Like any surgery, there are risks and complications. With breast reduction, the most common risks and complications are bleeding, infection, nipple skin sloughing, numbness, and contour irregularity. Bleeding can happen if the local epinephrine solution has not had time to work. Infection is always a concern with any surgical procedure in which the skin is violated. Preoperative antibiotics are given. This is further complemented with post-operative oral antibiotics. Nipple skin sloughing is a concern because some of the skin sometimes seems to slough. Most often the skin around a nipple is rather resilient and the sloughing is allowed to heal secondarily like a scrape. After several weeks, the area has good remodeling and is not even noticed. Numbness is some cases is the most pressing concern. For obvious reasons, in females, any surgical procedure that may interfere with a sensation around a nipple needs to be approached carefully. Because the incision for the breast reduction goes all the way around the nipple, there is a concern that there may be loss of skin sensation. This may be permanent or may last only a short time. Most often the loss of sensation or the change in skin sensation is short-lived. But the patient should be made aware that permanent numbness is a real possibility. Last but not least, contour irregularity is a concern. When the nipple areolar complex is repositioned, it can scar unevenly. One side may have a slight tilt and the other side may not. Most often this contour irregularity corrects itself over the 3 to 6 months following surgery. In cases that this does not happen, the nipple/areolar abnormality can be corrected with local anesthetic in the office setting.
How painful is the procedure?
Like any surgical procedure, there is pain involved. Most patients comment that they have a mild to moderate amount of pain. Most of the pain seen with breast reduction is due to the bruising and the swelling involved. In fact most complain more about the soreness and aching sensation than actual pain. To help with the pain, we regularly give patients oral and intravenous pain medicines in the post-operative period. Upon their discharge from the hospital, we supplement this with oral pain medication. It must be noted here that at the time of the surgery, the incisions are infiltrated with local anesthetic medication that lasts six hours, in an effort to help with post-operative pain.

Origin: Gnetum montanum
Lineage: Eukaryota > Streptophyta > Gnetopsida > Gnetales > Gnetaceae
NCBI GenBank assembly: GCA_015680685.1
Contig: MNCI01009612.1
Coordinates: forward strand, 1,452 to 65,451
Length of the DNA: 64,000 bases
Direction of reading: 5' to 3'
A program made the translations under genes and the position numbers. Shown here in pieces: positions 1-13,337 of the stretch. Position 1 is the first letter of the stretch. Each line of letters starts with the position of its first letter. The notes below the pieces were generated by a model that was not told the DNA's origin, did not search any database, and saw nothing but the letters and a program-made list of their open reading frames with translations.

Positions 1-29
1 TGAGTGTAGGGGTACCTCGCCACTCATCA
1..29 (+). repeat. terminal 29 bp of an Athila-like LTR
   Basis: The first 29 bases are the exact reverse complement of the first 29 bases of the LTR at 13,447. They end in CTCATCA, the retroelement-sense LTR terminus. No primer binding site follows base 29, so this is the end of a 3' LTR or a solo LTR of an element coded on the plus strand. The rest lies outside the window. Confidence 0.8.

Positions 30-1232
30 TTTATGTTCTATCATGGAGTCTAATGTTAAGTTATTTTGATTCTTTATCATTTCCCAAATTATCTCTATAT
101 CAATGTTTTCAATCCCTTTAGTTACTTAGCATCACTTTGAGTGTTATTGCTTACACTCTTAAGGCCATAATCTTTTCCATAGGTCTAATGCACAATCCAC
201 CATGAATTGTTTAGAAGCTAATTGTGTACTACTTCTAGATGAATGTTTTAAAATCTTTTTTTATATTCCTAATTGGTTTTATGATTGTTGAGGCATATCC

How long do I have to take off from work?
Great question. Most often I suggest to patients that they consider taking about 1 to 2 weeks from work. Let me elaborate. Once the operation is completed, the area involved becomes swollen and in many cases becomes extremely bruised. This area then slowly goes through healing. I ask most of my patients to start walking by day#2. I ask them to stay away from exercise at the gym for about 4 weeks. I believe this prevents the development of excessive swelling. As for work though, most patients are fairly comfortable in returning by week 3. However, this does depend on what type of work the patient does.
Can I combine this procedure with any other procedure?
Yes and no. Like any surgical procedure, there are limits to what can be done and what is safe. As for the yes, it can be combined with some other procedures. Multiple other procedures like an abdominoplasty, or liposuction are routinely done along with reduction. Any procedure that may be too long or too arduous and place the patient at risk for significant bleeding or significant anesthetic exposure would have to be deferred and done in two stages. Please understand I say this without knowing exactly what you, the patient, may have in mind. I can only speak from my experience.
Am I a good candidate?
Plastic surgery is not for everyone. It involves certain risks like any operative procedure. As long as you are aware of this fact, you can be considered for the procedure. However, in every case, the patient is best served by a thorough evaluation of their history, their body and
their overall expectations. You as the patient have to be realistic and cognizant of what is possible and what is reasonable. Trust me I am from Beverly Hills and I have had the privilege of working with many of the famous groups of plastic surgeons in LA. I can simply tell you there is no magic. We offer an opportunity to help you with surgical procedures in correcting what you may think is abnormal about your body. Also please understand that for many patients no surgery is needed; just a friendly word of encouragement and confidence from the local plastic surgeon.